1. This is a petition in revision by the plaintiff against a decree of the learned Judge of the Court of Small Causes at Dehra Dun. The suit was for the recovery of a total sum of Rs. 547-6-0 alleged to be due from the defendant as tax on circumstances and property for a certain number of years. The defendant raised various pleas in defence, but we are concerned with only two of them, namely, (1) that the defendant 'did not come within the purview of Section 114, Clause (a), District Boards Amendment Act,' and (2) that, at any rate, a portion of the claim was barred by time. The learned Judge has dismissed the entire suit.
2. The learned Judge has held in favour of the plaintiff that the defendant assessee, residing as he does within the 'rural areas' in question, is not entitled to say that he is outside the purview of Section 114(a), U.P. District Boards Act (10 of 1922). He has however dismissed the suit because, to put it briefly, in his opinion the tax is unjust and would operate harshly, so far, at any rate, as Government servants residing only for certain periods within the jurisdiction of the District Board in question are concerned. We are unable to agree with the learned Judge that such consideration can justify the dismissal of the suit. The provisions laid down in Sections 128 and 131 of the Act make it perfectly clear that the learned Judge was not right in adverting to these considerations and in basing his judgment upon them. Another reason given by the learned Judge for holding in favour of the defendant and dismissing the suit is that the defendant pays income-tax and is 'therefore free from a second assessment.' This view is clearly erroneous. The learned Judge is not right in thinking that the tax on 'circumstances and property' which the District Board imposes is income-tax. No question of a second assessment arises.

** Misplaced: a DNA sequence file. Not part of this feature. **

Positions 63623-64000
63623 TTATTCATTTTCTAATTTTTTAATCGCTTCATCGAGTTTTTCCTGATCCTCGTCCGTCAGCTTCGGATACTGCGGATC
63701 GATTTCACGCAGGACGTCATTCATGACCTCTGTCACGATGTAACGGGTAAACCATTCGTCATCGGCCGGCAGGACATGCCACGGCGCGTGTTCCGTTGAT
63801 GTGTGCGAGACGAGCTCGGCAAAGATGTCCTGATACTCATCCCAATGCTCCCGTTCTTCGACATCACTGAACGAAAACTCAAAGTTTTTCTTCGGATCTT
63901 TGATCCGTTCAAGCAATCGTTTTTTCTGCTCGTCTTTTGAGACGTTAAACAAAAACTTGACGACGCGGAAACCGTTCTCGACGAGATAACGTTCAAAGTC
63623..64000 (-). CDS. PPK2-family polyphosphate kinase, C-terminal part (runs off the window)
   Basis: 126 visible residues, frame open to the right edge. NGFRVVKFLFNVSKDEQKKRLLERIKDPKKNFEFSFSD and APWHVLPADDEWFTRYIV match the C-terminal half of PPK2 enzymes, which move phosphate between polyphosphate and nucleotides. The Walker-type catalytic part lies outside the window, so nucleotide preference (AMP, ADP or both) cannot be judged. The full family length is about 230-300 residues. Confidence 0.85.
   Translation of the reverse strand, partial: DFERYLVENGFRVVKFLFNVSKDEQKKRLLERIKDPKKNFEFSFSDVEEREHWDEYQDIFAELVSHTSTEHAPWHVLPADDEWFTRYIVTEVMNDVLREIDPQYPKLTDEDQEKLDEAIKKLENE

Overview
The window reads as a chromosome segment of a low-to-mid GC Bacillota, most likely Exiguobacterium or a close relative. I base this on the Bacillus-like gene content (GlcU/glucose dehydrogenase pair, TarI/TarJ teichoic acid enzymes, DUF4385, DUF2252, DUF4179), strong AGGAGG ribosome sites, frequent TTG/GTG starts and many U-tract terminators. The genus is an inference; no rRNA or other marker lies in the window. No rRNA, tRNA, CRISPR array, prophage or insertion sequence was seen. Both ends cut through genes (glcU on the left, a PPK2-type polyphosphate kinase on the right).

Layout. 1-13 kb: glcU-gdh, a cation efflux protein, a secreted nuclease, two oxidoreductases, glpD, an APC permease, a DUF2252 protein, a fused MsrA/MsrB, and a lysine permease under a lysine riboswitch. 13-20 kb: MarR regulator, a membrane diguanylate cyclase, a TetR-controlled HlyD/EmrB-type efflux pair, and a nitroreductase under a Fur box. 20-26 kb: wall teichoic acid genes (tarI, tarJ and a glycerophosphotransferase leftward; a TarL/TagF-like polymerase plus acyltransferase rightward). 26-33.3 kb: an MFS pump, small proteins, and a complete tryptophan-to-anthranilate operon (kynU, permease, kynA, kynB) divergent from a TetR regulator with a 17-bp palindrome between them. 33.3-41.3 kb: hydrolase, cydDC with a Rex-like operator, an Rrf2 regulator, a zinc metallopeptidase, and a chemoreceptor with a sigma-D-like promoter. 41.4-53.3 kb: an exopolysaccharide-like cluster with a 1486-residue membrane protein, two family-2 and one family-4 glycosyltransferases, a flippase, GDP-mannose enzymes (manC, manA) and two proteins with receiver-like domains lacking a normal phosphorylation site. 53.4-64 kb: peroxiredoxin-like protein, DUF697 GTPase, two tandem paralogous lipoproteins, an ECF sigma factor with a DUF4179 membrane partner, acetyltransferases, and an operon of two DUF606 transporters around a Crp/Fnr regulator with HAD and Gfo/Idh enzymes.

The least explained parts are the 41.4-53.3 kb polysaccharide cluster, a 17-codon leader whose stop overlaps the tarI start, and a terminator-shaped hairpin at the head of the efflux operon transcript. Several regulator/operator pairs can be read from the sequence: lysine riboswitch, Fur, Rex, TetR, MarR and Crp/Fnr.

3. The previous sanction of the Governor. General, as required by Sub-section 3 of Section 80-A, Government of India Act, then in force, was obtained to the passing of the U.P. District Boards Act (10 of 1922). That being so, the Local Government was entitled to enact the Sections which authorize the imposition of taxes by the District Boards. Section 108, U.P. District Boards Act, runs as follows: